‘Hope’ is not a Strategy
I am pondering the News and the Media today. Everywhere is doom and gloom. The UK is poised on the precipice and apparently falling apart and no one seems to be doing anything about it. We have Public Sector Unions engaging in striking behaviour with threats of further walkouts in the New Year. Things are looking more than a little sticky. So, what do we do?
One thing I would beg us not too do is rely on the strategy of simply ‘hoping’ that things will go back to normal. Sorry, but this is the new ‘normal’ – so we all better get used to it. What does this mean for businesses and organisations?
Decision Fatigue & Learned Helplessness
Well I can tell you what has happened. Many business leaders are inactive. Their ‘decision fatigue’ and ‘learned helplessness’ has set in. Hoping that things will change for the better is not a strategy. We have to take action ourselves and shape a new future, rather than accept the way things are.
Leadership & Unreasonableness
Consider George Bernard Shaw’s famous quote goes something like this…. “The reasonable man adapts himself to the world; the unreasonable one persists in trying to adapt the world to himself - therefore all progress depends on the unreasonable man. “ So now is the time for unreasonable people to step forward and tackle indecisiveness, and shape organisations to be all that they could be. And further, it would be excellent if our top teams could lead by example.
What does this mean in terms of change in Behaviour?
It means rising to the challenge. It means rethinking how we do things. Now has to be the time for motivation sessions and building on what little success appears to be about. It is about being active and positive, rather than passive and negative.
The majority of us learn by example. Right now we need our leaders and managers to be role models, not helplessly watching and commenting on events as perceived by in media organisations with a negative agenda. That means managers taking responsibility for driving change, assessing the situation, taking thoughtful action and working resolutely towards; winning new business; adapting their organisations to add greater value, and thus delighting the end user or customer of the service. Consider the alternative, which is neither pretty nor desirable.
Trending – Hopelessness driven by the Media
Learned helplessness is well documented in both animal and human psychology. Many of the early experiments with animals suggest that animals learned quickly to behave helplessly. The bad news is if ‘perceived’ circumstances remain as they are, the result in terms of behaviour change is the same for humans.
Please note, even when the opportunities are restored to help avoiding an unpleasant or harmful ‘perceived’ circumstances to people have been subjected, behaviour does not change to be positive.
Learned helplessness can be the foundation for mental illness and clinical depression and its root cause is from a perceived absence of control over the outcome of a situation. Research tells us that people varying reactions to situations that can cause learned helplessness.
Helplessness & Hopelessness Generalized to all Situations
Learned helplessness sometimes remains specific to one situation but at other times generalizes across situations – so you can see the implications for wider society and the management of organizations if we focus entirely on the reports in the media.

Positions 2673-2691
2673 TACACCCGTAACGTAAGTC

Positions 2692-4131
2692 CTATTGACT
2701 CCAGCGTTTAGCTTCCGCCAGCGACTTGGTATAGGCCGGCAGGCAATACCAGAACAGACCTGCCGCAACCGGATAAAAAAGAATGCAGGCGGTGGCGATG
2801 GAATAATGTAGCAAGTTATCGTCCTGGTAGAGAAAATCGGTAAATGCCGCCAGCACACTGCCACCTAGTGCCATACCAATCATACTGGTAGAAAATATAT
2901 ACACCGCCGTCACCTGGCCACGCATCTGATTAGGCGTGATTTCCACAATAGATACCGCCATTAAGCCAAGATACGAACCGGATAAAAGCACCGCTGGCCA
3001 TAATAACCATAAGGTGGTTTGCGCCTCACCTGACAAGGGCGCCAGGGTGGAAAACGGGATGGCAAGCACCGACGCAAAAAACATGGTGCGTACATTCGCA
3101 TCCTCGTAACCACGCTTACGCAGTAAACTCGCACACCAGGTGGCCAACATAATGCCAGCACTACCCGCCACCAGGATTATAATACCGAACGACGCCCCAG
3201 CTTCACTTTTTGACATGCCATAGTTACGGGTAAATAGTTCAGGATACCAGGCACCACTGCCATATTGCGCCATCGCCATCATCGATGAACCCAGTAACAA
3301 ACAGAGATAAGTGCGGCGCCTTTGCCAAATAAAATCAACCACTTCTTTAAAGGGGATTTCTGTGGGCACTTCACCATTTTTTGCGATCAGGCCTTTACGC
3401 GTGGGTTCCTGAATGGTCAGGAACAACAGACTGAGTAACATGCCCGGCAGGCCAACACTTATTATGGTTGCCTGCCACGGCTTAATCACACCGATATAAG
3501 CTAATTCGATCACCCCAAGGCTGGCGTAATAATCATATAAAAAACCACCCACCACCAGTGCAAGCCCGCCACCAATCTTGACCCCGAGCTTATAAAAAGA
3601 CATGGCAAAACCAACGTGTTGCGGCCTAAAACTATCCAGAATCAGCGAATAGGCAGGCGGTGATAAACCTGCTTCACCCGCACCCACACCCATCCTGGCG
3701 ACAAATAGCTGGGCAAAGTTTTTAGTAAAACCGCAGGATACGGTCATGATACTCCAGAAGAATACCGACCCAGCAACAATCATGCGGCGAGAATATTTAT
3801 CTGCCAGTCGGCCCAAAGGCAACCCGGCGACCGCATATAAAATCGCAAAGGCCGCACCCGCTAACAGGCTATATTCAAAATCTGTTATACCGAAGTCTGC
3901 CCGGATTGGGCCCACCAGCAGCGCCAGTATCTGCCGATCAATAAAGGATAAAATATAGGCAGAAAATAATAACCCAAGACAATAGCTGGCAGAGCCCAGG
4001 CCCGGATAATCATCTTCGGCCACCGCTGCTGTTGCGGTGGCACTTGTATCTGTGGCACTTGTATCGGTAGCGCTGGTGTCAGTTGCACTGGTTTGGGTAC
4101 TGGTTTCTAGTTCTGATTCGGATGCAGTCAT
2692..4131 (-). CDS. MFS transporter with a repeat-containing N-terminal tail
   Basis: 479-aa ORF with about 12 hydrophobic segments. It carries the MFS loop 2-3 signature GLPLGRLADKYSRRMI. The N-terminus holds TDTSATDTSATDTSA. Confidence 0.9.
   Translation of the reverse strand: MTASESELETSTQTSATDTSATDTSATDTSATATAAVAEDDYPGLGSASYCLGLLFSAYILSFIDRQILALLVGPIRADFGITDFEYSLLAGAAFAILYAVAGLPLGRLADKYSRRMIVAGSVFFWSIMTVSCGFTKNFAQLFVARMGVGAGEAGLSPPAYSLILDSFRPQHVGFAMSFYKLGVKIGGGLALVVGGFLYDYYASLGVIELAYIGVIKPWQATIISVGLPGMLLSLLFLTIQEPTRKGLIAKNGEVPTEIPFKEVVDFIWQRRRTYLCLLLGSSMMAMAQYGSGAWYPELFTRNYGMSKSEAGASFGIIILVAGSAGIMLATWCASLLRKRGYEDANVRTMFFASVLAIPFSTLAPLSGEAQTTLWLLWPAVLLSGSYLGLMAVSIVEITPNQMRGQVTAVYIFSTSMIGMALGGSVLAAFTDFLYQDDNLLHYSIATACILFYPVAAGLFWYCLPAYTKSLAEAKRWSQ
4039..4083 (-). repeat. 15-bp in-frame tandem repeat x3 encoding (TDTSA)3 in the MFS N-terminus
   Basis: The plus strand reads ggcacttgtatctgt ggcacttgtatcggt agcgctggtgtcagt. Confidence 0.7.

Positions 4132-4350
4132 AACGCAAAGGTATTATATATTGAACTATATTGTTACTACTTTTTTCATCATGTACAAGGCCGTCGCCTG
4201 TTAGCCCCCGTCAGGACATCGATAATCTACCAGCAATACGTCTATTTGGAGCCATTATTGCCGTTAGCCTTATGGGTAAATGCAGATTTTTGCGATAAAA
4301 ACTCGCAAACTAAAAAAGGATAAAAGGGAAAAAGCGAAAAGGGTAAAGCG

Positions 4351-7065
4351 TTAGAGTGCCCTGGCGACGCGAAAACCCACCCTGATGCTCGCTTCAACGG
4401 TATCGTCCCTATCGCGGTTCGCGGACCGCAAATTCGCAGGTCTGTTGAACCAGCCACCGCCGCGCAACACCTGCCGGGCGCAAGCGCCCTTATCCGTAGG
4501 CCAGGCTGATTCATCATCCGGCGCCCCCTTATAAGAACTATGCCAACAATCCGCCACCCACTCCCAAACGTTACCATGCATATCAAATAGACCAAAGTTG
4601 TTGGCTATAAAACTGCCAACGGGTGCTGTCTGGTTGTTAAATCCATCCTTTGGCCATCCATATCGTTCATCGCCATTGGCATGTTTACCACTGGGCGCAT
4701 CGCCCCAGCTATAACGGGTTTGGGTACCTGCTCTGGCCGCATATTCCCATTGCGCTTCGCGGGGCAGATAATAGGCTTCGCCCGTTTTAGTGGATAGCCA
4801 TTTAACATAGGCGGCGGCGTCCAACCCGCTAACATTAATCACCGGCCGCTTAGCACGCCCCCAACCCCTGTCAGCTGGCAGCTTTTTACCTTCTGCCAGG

The more people perceive events as uncontrollable and unpredictable, the more anxiety, tension, depression and stress they experience, and the less hopeful they feel about making changes in their lives and their future. What concerns me is that this helplessness can transcend across families, organisations, communities, societies and generations.
People with a pessimistic style tend to be poor at problem-solving and thinking and this is demonstrated in a negative outlook: always expecting the worst, poor job satisfaction and unhealthy and dysfunctional relationships in the workplace. It does not do a lot for physical health either. Those with a pessimistic mentality also tend to have weakened immune systems and persistent minor and major chronic health issues.
Psychological Health & Personal Motivation
Learned helplessness can also lead to significant personal issues with long and short term planning, and conscientiousness, resulting in major issues of motivation which can spread through an organisation like a cancer. Individuals who are the victims of this thinking who have perceived ‘failures’ or unimagined ‘lack of perceived control’ are largely incapable of improving their performance and shaping their future. It is like they have been shocked into psychological inertia that translates into their work, their relationships and performance.
Learned Optimism & Engagement Strategy
Professor of Positive Psychology, Martin Seligman proponent of ‘learned optimism’ has well documented studies indicating that, people can actively learn to be less pessimistic and more optimistic through cognitive behavioural therapy techniques. We can use these techniques to avoid the worst experiences that the current ‘return to recession’ will generate and portray in the coming months as we move through 2012.
Believe it or not, you really can turn a ‘glass half empty’ person into a ‘glass half full person’ relatively quickly – but it does not happen by accident. It has to be part of a rigorously well defined and designed ‘Engagement Strategy’ delivered through motivational workshops and one on one Coaching.
Engagement Strategy: What Can You Hope to Achieve?
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